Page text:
Aboriginal and Torres Strait Islander Voice

Aboriginal and Torres Strait Islander Voice

(Question Time, 12 October 2023, Legislative Assembly, NSW Parliament)

My question is directed to the Premier. How will voting yes for the Voice this Saturday improve the lives of all people in Australia, especially Aboriginal and Torres Strait Islander people?

Response from Premier: I thank the member for Sydney for his question and acknowledge his support for constitutional change and a vote for yes on Saturday. I acknowledge also the previous Premier's support for constitutional change, and the Leader of the Opposition's principled, and I think courageous, support for constitutional change in Australia.

No, put politics to one side. That was not an easy decision for the Opposition to make. It was considered, and it deserves to be recognised in Parliament. In support of this constitutional change, I recognise the decision made by the Leader of the Opposition and former Premier. I make clear that this modest change will make a massive difference for Indigenous Australians. It is important to reflect on the fact that Closing the Gap data shows that in New South Wales the life expectancy gap is 9.3 years for Aboriginal males and 7.6 years for females. Despite some narrowing of the gap, this improvement to the national target of no gap in life expectancy is not on track, regrettably and shamefully, for males or females in New South Wales.

In this State, the proportion of Aboriginal and Torres Strait Islander children assessed as developmentally on track in all five domains of the Australian Early Development Census was 38 per cent, which is well below the target of 55 per cent. It is obviously terrible to report to the House that during the period 2018 to 2022 suicide was the leading cause of death for Aboriginal and Torres Strait Islander children—27 per cent of deaths of Aboriginal and Torres Strait Islander children were due to suicide. Voting yes gives Indigenous Australians a seat at the table. It means that when decisions are made at the Commonwealth level there is direct engagement with First Nations people, so we can see change.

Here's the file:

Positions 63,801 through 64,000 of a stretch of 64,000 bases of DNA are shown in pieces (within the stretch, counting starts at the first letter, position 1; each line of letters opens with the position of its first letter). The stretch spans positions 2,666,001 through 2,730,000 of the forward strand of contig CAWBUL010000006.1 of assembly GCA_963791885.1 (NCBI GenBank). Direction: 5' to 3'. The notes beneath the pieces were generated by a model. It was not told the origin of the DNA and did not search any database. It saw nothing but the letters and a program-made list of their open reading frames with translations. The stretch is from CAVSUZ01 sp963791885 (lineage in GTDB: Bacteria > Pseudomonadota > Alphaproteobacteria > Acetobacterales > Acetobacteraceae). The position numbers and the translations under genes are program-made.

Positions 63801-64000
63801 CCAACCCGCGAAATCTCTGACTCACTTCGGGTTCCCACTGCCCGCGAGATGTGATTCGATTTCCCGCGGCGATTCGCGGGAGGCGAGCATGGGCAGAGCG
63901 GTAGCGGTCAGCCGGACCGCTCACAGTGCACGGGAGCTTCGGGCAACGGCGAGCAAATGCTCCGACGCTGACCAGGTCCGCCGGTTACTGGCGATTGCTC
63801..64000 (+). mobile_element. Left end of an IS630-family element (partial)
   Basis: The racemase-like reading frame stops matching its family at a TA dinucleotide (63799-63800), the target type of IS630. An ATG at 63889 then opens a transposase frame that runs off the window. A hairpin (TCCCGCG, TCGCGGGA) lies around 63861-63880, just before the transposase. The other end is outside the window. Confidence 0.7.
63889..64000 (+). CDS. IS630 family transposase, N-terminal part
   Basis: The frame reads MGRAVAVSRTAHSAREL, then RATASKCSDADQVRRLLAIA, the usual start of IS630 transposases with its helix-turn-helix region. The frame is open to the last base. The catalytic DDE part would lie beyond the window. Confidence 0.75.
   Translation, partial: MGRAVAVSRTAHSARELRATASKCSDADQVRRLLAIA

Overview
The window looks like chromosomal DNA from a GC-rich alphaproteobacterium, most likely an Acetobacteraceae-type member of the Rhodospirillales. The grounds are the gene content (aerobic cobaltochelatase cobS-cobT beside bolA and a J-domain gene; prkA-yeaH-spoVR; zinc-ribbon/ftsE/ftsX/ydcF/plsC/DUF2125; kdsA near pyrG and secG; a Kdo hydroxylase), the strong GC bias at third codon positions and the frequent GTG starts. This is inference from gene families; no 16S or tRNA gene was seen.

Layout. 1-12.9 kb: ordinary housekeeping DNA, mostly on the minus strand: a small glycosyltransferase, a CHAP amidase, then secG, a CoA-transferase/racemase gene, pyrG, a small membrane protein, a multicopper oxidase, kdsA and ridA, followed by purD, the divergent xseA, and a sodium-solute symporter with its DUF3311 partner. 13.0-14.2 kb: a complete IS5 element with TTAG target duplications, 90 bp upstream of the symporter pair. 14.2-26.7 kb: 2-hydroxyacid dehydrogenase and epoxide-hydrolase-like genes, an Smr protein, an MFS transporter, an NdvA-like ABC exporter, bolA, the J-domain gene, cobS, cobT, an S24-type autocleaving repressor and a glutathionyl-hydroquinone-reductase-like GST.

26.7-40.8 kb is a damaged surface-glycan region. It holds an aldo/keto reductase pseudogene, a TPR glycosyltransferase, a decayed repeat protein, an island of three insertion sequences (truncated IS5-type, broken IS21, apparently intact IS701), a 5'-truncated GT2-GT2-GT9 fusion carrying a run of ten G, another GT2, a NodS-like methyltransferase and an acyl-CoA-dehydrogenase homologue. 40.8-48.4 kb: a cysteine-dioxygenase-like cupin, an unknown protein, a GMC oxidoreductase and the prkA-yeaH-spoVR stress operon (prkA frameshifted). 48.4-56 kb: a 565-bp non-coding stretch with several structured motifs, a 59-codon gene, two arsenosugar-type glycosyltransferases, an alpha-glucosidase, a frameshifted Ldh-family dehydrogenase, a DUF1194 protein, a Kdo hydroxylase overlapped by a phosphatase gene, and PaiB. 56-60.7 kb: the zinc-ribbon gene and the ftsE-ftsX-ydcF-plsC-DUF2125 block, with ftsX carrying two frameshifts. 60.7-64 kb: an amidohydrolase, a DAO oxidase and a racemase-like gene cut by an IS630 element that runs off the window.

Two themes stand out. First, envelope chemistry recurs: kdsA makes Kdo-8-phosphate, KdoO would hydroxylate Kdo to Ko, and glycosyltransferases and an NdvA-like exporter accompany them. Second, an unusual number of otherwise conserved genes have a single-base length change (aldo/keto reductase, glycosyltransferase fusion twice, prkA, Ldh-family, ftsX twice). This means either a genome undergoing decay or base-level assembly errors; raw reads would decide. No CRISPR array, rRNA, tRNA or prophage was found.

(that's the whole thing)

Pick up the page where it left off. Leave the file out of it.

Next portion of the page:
By any objective measure—whether we speak to the Prime Minister, the previous Government or Indigenous leaders in this State and around the country—what we are doing is not working. So we must give this change a chance. The point I make about this constitutional change is that it will make no difference to our successful representative parliamentary democracy. It will not infringe on the House of Representatives or the Senate. The democratic institutions that have been built up over generations will remain in place. These are cherished institutions, and we need them in this country. But adding this Indigenous Voice to Parliament means that we would be in a position— [Extension of time]

Allowing a Voice to Parliament will mean that for the first time there will be a direct opportunity for the Government, minor parties and the crossbench—the Australian Parliament—to engage with the people whose lives, in many respects, depend on government support, government policy and changes in directions. We can all admit that the status quo is not working. There has been a lot of debate about whether this is a big or a little change, whether it is very significant or minor. I would say that for the vast majority of Australians it is not a big change to constitutional arrangements, but for First Nations Australians it is a massive change.

I completely respect people who have not made up their mind. It is important to have detailed and deep engagement on issues that deal particularly with the Constitution. Having a discerning attitude to constitutional change is fair enough. Far from being condemned for that, understanding, seeking information and being informed about that constitutional change before we make that decision is entirely understandable and should be appreciated by any side of this political debate. But to those who have not made up their mind, I say this is a positive vote for change that will make a meaningful difference to the First Nations people of this country.

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